A thumb-nail history of the city of Houston, Texas, from its founding in 1836 to the year 1912

14 A THUMB-NAIL HISTORY OF
vited. Col William Brady was the successful bidder
at $250,000. He was backed by some New
Yorkers. He agreed to take the city's bonds in payment,
they to bear 8 per cent interest and to run
twenty-five years. That part of the contract was
all right, perhaps, but after actual construction of
the building began, things began to show up that
were never expected. Col. Brady built according
to the plans and specifications, but when those were
examined it was found that they contained no provision
for blinds, some doors, and in one or two instances,
for floors for the building. The whole thing
was found to be merely an outline of plans and
specifications, but Col. Brady claimed it was what
he had bid on and he held the city strictly to its contract
with him.
There was only one thing to do-issue more
bonds, and that was when the city limits were extended,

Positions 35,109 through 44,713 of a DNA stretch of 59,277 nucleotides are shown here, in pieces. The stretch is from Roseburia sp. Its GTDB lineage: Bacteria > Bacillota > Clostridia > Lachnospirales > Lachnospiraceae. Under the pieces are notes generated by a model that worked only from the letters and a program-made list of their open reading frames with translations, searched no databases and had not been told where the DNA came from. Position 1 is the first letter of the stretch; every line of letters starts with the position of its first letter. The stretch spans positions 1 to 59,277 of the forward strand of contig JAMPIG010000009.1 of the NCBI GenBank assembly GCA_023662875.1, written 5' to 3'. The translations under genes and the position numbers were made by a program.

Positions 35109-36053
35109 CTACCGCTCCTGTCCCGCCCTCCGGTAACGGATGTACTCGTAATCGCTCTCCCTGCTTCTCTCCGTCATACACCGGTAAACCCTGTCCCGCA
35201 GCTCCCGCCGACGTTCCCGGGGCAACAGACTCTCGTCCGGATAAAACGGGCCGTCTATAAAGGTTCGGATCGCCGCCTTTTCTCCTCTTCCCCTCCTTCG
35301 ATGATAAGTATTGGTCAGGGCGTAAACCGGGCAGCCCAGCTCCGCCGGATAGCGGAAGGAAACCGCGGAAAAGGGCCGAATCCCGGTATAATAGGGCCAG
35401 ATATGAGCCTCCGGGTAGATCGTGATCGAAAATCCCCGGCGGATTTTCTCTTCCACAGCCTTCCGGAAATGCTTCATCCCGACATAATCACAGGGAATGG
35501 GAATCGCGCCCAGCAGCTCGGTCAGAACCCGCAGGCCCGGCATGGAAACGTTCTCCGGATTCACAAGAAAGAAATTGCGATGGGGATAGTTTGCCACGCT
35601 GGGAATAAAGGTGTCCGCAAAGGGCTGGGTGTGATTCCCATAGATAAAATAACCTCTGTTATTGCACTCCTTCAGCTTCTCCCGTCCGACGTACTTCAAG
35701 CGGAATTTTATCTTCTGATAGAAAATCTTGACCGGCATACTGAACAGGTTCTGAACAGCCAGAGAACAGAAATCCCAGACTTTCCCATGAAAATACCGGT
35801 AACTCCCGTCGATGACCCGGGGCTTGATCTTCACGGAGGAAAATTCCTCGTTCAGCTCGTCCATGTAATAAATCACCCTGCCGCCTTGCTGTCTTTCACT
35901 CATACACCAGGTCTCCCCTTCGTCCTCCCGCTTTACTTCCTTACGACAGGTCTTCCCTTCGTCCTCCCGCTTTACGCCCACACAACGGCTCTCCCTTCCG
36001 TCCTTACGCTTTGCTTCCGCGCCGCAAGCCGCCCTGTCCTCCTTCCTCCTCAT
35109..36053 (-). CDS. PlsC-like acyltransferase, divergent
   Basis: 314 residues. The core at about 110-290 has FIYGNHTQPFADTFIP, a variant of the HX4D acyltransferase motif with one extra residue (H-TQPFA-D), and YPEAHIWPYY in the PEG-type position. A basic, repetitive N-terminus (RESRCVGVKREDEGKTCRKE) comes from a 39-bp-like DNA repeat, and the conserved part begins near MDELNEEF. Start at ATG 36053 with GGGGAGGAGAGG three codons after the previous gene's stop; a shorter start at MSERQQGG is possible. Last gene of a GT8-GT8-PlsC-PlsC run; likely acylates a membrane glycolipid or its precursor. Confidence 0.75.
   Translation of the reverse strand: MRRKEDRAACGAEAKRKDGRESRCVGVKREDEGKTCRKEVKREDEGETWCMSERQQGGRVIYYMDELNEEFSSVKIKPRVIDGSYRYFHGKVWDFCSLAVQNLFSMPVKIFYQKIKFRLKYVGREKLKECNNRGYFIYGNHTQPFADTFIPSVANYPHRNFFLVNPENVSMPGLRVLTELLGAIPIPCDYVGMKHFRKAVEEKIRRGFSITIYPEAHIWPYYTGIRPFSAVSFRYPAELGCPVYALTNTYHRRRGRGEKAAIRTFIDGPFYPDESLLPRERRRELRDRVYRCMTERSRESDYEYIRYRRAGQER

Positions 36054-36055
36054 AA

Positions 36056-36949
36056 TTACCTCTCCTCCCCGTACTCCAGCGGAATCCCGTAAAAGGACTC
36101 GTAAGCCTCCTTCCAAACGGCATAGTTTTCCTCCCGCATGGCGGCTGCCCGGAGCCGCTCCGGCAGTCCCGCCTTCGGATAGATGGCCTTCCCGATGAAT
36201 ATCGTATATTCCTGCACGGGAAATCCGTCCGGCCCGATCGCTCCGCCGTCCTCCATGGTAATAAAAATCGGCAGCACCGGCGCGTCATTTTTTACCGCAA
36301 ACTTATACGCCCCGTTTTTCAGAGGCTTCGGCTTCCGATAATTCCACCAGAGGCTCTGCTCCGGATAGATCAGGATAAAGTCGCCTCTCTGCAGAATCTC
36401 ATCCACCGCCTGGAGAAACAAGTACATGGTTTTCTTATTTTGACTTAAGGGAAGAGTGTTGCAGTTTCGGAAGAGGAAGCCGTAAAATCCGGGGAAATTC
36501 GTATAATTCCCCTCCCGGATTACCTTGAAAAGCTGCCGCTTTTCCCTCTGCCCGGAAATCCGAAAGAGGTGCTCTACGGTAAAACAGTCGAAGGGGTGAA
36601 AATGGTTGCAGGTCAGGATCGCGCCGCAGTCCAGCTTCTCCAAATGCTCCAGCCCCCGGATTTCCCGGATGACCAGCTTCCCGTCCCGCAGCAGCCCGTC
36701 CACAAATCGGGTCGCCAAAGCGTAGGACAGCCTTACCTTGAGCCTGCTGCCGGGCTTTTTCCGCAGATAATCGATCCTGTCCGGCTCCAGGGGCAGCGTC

so as to take in more taxpayers. The tax
area was increased, more bonds were issued, and before
the market house was completed its total cost
was $470,000 instead of $250,000 as originally
contemplated. The building was insured for $100,000,
but when it was burned down in 1876, the insurance
companies refused to pay even that, and,
after much haggling, finally agreed to restore the
building, which they did at an outlay of only $80,000.
The restored building was also destroyed by
fire some years later, when the present magnificent
building was erected.

Young, Samuel Oliver. A thumb-nail history of the city of Houston, Texas, from its founding in 1836 to the year 1912. Houston, Texas. The Portal to Texas History. http://texashistory.unt.edu/ark:/67531/metapth24649/. Accessed April 18, 2014.